updated 06:15 am EDT, Tue April 10, 2012
Sony takes $6.4 loss for 2011 fiscal year
Sony has revealed (pdf) that it will take a loss double its already previously dire prediction for 2011. As recently as last week it was expected that Sony would announce a $2.7 billion loss for the fiscal year ended March. Instead, it has surprised the market by announcing that it has suffered a record $6.4 billion loss, as it could no longer defer certain US 'tax assets.'
Providing investors some relief, Sony's revision of its consolidated results for is a 'non-cash charge' and will therefore not impact upon the company's cash flow as the write-off of the previously deferred tax assets was, in effect, a paper loss. Also, in a move to stem negative backlash from the market, the company also announced that following its restructure, which includes the slashing of 10,000 jobs, it expects to return to profit for the fiscal year ahead ending March 2013.
In the 'Cautionary Statement' appended to the end of its announcement, Sony says that its predicted return to profit will depend on the new 'One Sony' strategy being implemented by newly appointed Sony CEO and President, Kaz Hirai. This includes turning around its troublesome TV division which alone has bled a massive $10 billion over the past 10 years. Its recovery is also contingent on the success of Hirai's plans to continue delivering new product and service introductions while trying to break down internal barriers in order to achieve greater cooperation and synergy between its numerous corporate divisions.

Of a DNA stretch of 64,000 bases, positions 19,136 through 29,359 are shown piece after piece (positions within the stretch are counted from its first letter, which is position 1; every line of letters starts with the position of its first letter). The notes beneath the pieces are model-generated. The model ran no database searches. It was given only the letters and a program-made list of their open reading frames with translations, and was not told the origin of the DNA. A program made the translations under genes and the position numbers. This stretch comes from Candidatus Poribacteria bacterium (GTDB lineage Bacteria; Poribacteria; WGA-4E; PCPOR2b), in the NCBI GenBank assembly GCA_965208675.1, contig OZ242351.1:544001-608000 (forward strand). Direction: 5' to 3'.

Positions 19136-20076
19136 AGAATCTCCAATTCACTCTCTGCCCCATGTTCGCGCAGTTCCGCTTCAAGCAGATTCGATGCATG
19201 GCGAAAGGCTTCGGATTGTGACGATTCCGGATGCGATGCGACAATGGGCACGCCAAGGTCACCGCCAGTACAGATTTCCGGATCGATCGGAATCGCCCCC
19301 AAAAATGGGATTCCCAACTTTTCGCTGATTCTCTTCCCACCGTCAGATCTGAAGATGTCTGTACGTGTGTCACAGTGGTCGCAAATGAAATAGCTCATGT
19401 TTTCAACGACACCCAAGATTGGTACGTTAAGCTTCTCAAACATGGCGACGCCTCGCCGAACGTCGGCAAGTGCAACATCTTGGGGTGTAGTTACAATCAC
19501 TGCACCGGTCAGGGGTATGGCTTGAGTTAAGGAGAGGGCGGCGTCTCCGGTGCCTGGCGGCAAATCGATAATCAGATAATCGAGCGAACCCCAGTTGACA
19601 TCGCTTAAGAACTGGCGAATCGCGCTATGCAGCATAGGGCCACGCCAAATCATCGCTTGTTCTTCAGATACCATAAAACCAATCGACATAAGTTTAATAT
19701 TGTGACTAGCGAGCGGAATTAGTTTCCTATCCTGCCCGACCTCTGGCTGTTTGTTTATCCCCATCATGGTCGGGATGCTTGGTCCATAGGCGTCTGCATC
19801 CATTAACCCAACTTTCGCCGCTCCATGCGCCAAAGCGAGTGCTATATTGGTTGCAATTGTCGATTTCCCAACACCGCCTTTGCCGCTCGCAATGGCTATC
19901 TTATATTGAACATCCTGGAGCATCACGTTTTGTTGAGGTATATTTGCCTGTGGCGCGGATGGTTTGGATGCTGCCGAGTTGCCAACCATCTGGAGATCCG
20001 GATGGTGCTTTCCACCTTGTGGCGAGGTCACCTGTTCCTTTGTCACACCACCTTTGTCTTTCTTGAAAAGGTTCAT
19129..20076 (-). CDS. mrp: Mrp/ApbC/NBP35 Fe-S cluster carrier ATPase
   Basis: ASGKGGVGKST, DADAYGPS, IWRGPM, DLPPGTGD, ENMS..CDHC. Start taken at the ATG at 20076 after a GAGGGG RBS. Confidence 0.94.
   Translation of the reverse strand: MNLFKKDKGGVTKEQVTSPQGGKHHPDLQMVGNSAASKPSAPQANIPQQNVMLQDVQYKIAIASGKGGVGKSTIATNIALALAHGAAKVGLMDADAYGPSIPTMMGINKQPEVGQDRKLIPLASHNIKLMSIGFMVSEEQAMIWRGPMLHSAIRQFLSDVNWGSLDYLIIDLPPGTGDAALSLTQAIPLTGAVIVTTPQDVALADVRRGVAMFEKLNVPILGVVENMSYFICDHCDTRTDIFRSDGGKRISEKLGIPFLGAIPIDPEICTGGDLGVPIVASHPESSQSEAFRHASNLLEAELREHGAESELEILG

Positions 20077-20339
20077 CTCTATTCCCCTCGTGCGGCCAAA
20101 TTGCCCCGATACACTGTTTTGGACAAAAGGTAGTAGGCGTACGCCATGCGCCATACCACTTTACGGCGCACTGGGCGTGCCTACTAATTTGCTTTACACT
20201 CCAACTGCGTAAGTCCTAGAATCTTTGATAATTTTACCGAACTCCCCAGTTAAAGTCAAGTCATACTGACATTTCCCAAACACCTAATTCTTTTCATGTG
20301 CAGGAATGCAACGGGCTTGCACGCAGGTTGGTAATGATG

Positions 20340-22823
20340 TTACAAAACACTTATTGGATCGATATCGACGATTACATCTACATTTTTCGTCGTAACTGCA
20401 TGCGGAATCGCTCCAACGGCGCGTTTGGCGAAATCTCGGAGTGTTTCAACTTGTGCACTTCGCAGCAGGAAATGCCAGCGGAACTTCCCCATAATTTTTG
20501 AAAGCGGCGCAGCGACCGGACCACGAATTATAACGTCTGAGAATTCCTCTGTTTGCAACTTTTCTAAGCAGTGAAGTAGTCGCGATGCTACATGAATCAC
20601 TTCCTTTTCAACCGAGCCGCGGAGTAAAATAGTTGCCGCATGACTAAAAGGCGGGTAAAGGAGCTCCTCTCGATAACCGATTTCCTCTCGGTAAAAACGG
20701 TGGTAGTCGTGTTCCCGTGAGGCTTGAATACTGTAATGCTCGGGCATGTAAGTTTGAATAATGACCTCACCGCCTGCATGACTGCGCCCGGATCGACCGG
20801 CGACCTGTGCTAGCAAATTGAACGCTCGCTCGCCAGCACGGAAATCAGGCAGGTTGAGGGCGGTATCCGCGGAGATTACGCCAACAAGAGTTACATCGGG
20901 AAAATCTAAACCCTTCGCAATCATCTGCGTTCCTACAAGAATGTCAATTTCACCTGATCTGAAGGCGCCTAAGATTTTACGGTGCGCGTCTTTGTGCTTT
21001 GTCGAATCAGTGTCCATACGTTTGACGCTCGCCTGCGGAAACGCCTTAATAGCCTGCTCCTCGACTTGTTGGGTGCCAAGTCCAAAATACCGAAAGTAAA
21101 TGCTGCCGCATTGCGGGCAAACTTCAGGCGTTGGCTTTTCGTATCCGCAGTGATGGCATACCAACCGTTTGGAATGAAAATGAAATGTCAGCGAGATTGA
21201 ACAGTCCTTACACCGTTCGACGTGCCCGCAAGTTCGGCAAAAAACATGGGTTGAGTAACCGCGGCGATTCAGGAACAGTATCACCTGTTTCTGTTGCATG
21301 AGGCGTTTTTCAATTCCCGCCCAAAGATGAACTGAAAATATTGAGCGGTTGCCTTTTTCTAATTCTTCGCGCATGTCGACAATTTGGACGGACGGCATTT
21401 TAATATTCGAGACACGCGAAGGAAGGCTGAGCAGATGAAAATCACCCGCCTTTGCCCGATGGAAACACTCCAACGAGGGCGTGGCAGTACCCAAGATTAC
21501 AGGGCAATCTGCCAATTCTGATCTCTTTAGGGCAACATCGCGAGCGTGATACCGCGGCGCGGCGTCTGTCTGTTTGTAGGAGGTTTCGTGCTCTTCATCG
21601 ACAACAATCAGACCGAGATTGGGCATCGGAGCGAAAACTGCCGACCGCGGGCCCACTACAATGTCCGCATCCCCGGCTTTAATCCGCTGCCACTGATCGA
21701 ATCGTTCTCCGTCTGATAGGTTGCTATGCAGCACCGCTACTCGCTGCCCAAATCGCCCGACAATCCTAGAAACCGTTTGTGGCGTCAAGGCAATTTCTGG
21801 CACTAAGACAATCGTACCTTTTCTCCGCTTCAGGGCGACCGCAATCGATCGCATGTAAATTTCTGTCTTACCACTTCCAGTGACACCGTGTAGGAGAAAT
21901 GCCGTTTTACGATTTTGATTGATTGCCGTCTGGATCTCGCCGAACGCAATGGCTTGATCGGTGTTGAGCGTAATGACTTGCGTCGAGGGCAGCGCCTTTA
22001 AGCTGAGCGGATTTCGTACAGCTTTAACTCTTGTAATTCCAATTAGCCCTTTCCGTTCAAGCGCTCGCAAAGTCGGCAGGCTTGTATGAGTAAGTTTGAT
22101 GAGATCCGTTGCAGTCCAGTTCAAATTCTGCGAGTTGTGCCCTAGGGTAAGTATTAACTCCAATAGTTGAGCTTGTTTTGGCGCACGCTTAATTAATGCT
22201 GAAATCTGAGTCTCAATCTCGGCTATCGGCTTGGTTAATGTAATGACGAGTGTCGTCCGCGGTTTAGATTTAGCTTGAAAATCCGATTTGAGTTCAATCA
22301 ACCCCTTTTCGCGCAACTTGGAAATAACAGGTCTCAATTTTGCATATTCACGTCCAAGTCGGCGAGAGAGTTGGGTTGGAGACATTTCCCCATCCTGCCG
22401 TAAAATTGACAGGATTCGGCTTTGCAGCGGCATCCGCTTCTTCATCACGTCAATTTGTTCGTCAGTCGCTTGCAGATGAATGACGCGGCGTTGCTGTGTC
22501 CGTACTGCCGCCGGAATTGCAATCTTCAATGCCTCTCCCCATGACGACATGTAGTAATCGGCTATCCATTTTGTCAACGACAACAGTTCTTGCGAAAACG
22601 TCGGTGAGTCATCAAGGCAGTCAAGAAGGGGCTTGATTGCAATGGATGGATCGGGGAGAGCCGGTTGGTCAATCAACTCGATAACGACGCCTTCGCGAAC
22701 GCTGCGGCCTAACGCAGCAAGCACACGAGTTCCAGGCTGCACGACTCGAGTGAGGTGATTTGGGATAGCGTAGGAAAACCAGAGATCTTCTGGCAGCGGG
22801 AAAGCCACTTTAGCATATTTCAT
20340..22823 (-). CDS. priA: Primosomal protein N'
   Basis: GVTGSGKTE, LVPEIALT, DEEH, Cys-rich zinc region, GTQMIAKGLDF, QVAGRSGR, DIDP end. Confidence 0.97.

Sony shares dipped 3.5 percent on the news and have almost halved in value over the last twelve months. It is hoped that Hirai, who had previously turned around the PlayStation division into a profitable enterprise, will be able to implement similar cost-cutting strategies while continuing to deliver innovative products and services that capture consumer interest, and ultimately, adoption. In the past few years it been unable to counter the challenge from Apple and Samsung, which have dominated the consumer technology sector in the way the embattled Japanese tech giant once did. [via Reuters]